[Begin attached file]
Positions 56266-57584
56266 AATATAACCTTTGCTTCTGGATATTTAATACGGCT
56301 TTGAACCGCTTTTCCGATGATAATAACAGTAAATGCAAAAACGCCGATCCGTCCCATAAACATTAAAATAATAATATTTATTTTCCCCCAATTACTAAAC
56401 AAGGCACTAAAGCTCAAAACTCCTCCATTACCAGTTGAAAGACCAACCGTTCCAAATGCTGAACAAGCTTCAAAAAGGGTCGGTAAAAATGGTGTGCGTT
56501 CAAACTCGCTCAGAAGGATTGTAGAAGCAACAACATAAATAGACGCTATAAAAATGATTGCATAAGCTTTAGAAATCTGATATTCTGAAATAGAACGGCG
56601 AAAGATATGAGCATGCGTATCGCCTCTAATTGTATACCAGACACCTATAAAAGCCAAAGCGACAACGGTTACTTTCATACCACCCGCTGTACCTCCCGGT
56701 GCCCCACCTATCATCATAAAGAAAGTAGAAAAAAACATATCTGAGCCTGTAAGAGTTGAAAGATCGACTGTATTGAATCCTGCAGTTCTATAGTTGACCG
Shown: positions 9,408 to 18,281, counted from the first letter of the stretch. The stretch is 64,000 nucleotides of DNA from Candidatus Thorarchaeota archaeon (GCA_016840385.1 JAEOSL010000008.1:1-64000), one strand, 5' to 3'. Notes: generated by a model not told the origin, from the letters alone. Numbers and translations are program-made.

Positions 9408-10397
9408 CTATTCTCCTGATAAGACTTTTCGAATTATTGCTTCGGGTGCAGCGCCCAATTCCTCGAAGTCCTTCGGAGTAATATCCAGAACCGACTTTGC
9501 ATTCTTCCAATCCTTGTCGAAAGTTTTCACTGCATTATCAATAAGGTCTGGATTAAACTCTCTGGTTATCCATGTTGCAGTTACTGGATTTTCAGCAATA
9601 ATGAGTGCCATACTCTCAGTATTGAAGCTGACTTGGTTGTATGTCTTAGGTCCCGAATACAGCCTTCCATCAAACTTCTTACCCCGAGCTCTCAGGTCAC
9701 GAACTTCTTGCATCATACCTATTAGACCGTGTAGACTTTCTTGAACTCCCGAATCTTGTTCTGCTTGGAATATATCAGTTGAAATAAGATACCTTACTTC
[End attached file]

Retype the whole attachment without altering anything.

Positions 56266-57584
56266 AATATAACCTTTGCTTCTGGATATTTAATACGGCT
56301 TTGAACCGCTTTTCCGATGATAATAACAGTAAATGCAAAAACGCCGATCCGTCCCATAAACATTAAAATAATAATATTTATTTTCCCCCAATTACTAAAC
56401 AAGGCACTAAAGCTCAAAACTCCTCCATTACCAGTTGAAAGACCAACCGTTCCAAATGCTGAACAAGCTTCAAAAAGGGTCGGTAAAAATGGTGTGCGTT
56501 CAAACTCGCTCAGAAGGATTGTAGAAGCAACAACATAAATAGACGCTATAAAAATGATTGCATAAGCTTTAGAAATCTGATATTCTGAAATAGAACGGCG
56601 AAAGATATGAGCATGCGTATCGCCTCTAATTGTATACCAGACACCTATAAAAGCCAAAGCGACAACGGTTACTTTCATACCACCCGCTGTACCTCCCGGT
56701 GCCCCACCTATCATCATAAAGAAAGTAGAAAAAAACATATCTGAGCCTGTAAGAGTTGAAAGATCGACTGTATTGAATCCTGCAGTTCTATAGTTGACCG
Shown: positions 9,408 to 18,281, counted from the first letter of the stretch. The stretch is 64,000 nucleotides of DNA from Candidatus Thorarchaeota archaeon (GCA_016840385.1 JAEOSL010000008.1:1-64000), one strand, 5' to 3'. Notes: generated by a model not told the origin, from the letters alone. Numbers and translations are program-made.

Positions 9408-10397
9408 CTATTCTCCTGATAAGACTTTTCGAATTATTGCTTCGGGTGCAGCGCCCAATTCCTCGAAGTCCTTCGGAGTAATATCCAGAACCGACTTTGC
9501 ATTCTTCCAATCCTTGTCGAAAGTTTTCACTGCATTATCAATAAGGTCTGGATTAAACTCTCTGGTTATCCATGTTGCAGTTACTGGATTTTCAGCAATA
9601 ATGAGTGCCATACTCTCAGTATTGAAGCTGACTTGGTTGTATGTCTTAGGTCCCGAATACAGCCTTCCATCAAACTTCTTACCCCGAGCTCTCAGGTCAC
9701 GAACTTCTTGCATCATACCTATTAGACCGTGTAGACTTTCTTGAACTCCCGAATCTTGTTCTGCTTGGAATATATCAGTTGAAATAAGATACCTTACTTC